Miner’s lettuce is a small, herbaceous, slightly succulent annual plant of early spring; it grows to 12 inches (30 cm) tall but is usually much smaller. Leaves are of three types. The earliest leaves are basal and are narrowly oblanceolate, narrowing to a short petiole. Later basal leaves are oval to triangular, held aloft on long petioles. The two cauline leaves lack petioles and are opposite on the stem, fusing at their bases to form a collar around the stem. The collar is rounded usually with two oblique angles which may be tipped with a minute point. Leaves are usually bright green, sometimes streaked with white and occasionally reddish. Leaves are variable in size; with little time spent, we located fused cauline leaves as small as 3/8 inch (0.9 cm) and as large as 3 1/2 (9.2 cm) in diameter. Leaf size and shape form the basis for division into subspecies.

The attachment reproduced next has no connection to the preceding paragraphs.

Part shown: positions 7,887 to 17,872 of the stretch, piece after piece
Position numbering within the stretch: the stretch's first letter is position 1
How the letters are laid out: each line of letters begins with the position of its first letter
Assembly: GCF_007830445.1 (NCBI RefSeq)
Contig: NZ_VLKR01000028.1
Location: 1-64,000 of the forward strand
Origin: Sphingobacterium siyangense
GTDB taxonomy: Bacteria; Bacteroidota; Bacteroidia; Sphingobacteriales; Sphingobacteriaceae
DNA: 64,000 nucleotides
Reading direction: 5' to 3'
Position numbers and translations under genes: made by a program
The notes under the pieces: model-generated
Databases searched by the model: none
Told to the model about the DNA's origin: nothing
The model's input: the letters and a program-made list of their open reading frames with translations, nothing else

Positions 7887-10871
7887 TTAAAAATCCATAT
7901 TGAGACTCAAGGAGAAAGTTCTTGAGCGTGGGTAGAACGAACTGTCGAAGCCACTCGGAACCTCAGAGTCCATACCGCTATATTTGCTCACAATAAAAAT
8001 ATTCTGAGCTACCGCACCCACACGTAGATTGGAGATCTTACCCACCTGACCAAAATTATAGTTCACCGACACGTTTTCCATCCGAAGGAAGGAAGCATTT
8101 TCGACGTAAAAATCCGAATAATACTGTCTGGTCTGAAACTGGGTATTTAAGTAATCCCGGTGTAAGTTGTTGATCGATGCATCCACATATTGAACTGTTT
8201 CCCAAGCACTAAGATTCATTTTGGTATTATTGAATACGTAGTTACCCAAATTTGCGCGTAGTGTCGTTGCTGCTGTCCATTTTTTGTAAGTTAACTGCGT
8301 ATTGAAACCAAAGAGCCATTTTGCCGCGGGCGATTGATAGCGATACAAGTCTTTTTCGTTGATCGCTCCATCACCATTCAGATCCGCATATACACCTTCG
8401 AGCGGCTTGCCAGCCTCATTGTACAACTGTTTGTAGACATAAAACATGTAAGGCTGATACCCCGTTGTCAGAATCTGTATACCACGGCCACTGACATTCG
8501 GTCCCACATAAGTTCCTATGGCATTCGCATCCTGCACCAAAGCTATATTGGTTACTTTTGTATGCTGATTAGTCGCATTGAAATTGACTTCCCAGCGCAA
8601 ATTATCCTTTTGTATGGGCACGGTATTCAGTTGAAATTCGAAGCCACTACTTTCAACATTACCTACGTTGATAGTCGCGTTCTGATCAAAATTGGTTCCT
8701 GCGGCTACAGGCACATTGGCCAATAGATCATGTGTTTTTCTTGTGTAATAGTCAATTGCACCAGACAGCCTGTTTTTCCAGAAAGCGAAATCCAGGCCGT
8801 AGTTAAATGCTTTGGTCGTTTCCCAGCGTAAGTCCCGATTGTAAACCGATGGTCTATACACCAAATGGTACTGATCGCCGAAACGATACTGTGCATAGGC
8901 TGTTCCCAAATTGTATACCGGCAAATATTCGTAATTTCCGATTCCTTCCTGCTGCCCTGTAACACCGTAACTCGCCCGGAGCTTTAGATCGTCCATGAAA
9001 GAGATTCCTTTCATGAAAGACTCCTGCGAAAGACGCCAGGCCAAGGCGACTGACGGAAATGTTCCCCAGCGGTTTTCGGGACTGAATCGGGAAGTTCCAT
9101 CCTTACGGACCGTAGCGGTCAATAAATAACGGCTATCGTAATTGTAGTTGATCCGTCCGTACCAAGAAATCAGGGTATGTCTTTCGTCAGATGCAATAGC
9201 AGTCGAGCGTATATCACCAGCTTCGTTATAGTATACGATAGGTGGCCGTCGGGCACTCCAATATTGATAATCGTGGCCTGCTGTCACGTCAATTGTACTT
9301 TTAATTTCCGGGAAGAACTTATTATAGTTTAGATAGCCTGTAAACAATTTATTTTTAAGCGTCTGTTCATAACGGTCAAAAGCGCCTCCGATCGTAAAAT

Flowers occur in one or more clusters rising from the center of the fused leaves; the lowest cluster lacks a stem. Tiny flowers are bisexual, radially symmetrical, less than 3/16 inch (5 mm) across. The five white petals are usually rounded, but may occasionally be notched at the tip. There are two sepals, five stamens and one pistil with three elongate stigmas ascending to spreading. Bloom time is March to May in coastal Southern California1 but much later in more northern areas or at higher elevations.89
The fruit is a green egg-shaped capsule enclosed by the two sepals. There are usually three glossy black seeds, less than 1/8 inch (3 mm), each with a white spot at the point of attachment. When ripe, seeds are forcibly expelled from the capsule.